In one embodiment of the present invention, optical requirements for military eye protection systems were met as set forth in the ANSI Z87.1. The present invention is tested for many different requirements such as power, prism, astigmatism, haze, distortion, and visual acuity. Both the unlaminated (clear and sunshade) and the laminated lenses met these requirements.
With continued reference to FIG. 5, one aspect of the present invention is to provide a zero power lens for ballistic protection. To make the laminated (composite) lens 20 plano, the protective cap 25 had to have power induced into it in order to make plano optics out of the assembly because lens 21 is also designed to be a stand-alone lens with plano optics. Cap 25 is shown in FIG. 5 with a portion removed (at the top of the cross-sectional view) to highlight the laminate structure. Power is induced into the lens by carefully selecting the lens curvatures to induce the proper amount of power into the lens assembly. Because the two lenses were being laminated together, the interface of these two lens surfaces is one important aspect of the present invention. An index-matching material 29 is used to minimize refraction caused by the adhesive layer. The surfaces should be closely index-matched as air gaps in between the lens surfaces can induce power and reduce the overall transmission due to reflection. Unmatched surfaces will also reduce the lamination strength, as there is less contact area for the adhesive. Edges 41 (all around lens 20) are sealed with index-matched material 29, such as urethane for protection, if needed.
Therefore in accordance with the present invention, the curvature of cap 25 relative to lens 21 is maintained to provide power such that the entire lens assembly 20 has substantially zero power and to maintain optical density (transmission) through the lens assembly 20. By providing power to cap 25, index of refraction differences through lens 20 are accounted for to reduce internal reflections, which reduce the transmission of visible light through the lens 20.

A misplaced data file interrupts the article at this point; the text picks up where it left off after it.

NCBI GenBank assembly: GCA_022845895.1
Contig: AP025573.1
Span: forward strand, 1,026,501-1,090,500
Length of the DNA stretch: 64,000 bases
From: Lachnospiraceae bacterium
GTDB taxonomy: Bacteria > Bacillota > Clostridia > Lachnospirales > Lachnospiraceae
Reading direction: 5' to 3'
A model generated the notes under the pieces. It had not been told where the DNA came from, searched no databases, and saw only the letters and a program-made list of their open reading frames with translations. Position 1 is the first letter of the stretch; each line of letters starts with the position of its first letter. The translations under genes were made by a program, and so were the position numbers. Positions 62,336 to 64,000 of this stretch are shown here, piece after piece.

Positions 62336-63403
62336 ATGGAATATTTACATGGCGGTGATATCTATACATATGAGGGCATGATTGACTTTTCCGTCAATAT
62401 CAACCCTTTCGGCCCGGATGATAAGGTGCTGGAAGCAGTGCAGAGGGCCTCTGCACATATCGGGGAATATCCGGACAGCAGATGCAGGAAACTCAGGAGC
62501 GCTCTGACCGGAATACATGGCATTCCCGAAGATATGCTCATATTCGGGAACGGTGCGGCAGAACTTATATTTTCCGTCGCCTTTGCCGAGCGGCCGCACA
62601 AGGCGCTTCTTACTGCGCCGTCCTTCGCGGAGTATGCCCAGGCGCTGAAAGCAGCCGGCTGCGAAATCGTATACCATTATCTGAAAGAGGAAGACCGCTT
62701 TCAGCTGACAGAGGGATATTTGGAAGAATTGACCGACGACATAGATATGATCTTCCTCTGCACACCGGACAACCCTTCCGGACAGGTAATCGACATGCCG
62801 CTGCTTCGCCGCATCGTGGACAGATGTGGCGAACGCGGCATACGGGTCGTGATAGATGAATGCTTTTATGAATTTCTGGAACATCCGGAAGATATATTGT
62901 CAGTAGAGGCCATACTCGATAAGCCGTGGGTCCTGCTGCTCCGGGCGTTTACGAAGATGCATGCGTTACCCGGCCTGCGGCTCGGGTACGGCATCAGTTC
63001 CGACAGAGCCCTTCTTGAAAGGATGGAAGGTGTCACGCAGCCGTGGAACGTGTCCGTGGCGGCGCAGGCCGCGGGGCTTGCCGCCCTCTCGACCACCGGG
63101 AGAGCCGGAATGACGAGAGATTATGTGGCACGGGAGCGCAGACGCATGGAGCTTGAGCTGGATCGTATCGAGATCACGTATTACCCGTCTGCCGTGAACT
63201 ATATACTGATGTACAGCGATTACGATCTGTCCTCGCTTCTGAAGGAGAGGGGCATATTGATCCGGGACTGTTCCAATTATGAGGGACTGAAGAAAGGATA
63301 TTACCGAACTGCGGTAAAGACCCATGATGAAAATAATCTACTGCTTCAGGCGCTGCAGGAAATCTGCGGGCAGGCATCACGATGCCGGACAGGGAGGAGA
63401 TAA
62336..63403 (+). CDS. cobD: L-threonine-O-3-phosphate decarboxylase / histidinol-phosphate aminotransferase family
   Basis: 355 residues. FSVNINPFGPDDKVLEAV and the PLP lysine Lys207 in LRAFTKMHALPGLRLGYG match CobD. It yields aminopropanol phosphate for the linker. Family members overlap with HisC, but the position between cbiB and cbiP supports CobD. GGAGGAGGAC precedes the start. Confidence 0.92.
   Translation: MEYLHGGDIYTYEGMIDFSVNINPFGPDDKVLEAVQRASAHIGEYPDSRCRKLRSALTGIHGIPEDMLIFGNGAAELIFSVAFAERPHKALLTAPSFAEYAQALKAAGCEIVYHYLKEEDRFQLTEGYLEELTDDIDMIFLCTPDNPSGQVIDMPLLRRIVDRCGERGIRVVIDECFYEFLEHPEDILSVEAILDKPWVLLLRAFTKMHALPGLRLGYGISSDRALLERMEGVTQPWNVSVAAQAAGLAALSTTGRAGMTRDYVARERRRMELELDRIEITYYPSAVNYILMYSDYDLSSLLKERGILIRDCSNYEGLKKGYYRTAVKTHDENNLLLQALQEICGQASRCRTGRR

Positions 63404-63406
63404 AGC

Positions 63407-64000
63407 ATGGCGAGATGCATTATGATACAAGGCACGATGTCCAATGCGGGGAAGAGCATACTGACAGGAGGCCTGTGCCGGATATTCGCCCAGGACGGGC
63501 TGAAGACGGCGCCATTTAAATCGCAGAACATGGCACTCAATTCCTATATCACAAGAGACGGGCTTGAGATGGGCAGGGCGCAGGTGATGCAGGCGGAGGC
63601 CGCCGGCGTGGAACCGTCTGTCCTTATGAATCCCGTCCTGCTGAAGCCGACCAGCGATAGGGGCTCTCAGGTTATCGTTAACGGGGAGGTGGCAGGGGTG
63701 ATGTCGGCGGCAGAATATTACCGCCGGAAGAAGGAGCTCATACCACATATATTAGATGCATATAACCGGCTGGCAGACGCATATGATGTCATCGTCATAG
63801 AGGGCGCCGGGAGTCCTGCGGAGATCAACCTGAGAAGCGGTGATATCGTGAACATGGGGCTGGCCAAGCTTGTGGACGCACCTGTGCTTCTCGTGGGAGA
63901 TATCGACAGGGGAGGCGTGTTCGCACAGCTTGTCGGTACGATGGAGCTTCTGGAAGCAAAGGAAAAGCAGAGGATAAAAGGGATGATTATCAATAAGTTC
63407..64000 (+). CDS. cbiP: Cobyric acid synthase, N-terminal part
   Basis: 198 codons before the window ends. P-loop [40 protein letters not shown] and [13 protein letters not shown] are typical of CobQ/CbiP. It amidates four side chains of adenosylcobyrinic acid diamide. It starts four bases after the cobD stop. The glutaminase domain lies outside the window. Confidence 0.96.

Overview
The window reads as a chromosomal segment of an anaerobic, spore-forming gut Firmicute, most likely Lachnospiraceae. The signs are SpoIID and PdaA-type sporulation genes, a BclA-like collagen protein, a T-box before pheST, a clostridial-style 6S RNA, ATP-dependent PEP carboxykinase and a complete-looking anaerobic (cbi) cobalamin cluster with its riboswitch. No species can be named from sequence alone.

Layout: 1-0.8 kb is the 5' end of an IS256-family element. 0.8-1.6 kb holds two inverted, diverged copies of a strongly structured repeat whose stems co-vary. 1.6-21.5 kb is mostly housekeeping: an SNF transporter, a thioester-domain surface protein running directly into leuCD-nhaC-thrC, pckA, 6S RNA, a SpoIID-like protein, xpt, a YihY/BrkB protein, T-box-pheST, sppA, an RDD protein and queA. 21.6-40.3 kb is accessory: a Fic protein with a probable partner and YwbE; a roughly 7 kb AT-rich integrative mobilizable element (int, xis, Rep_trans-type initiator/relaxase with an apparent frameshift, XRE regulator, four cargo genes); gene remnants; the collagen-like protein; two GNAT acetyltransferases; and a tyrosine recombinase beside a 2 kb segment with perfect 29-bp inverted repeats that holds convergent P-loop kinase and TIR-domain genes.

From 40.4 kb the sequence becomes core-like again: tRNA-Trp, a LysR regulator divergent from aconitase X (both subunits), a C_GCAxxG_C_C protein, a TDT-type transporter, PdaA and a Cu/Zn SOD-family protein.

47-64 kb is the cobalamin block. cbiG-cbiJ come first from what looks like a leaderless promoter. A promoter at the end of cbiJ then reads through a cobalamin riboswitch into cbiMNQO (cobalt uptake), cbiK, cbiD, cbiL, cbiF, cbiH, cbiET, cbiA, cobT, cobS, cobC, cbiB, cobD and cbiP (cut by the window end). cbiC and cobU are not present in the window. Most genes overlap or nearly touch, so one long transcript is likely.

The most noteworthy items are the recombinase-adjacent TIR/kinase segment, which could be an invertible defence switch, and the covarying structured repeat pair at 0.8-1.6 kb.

In addition, curvature of the entire lens assembly 20, as a whole, provides interchangeability between goggles (system 10) and spectacles (systems 100 and 200) as illustrated in FIG. 10. To achieve this, lens 20 provides sufficient wrap-around or side protection for spectacles while being planar enough to be employed in goggles. In addition, lens 20 maintains an optical density, minimizes distortion, haze and other detrimental optical effects.
Light travels through solids slower then it does when traveling through air. This, in tandem with a curved lens, causes the light to be bent causing power to be induced through a lens. A plano lens has very little optical power (zero-power for cylinder or sphere lens) induced into the lens. This means to the human eye there is little difference between looking through the lens (with the exception of reflected or absorbed light reducing the transmission received to the eye) and the naked eye. With a spherical lens, zero-power is accomplished by varying the optical centers of a lens surface and varying the radius of the lens from these centers.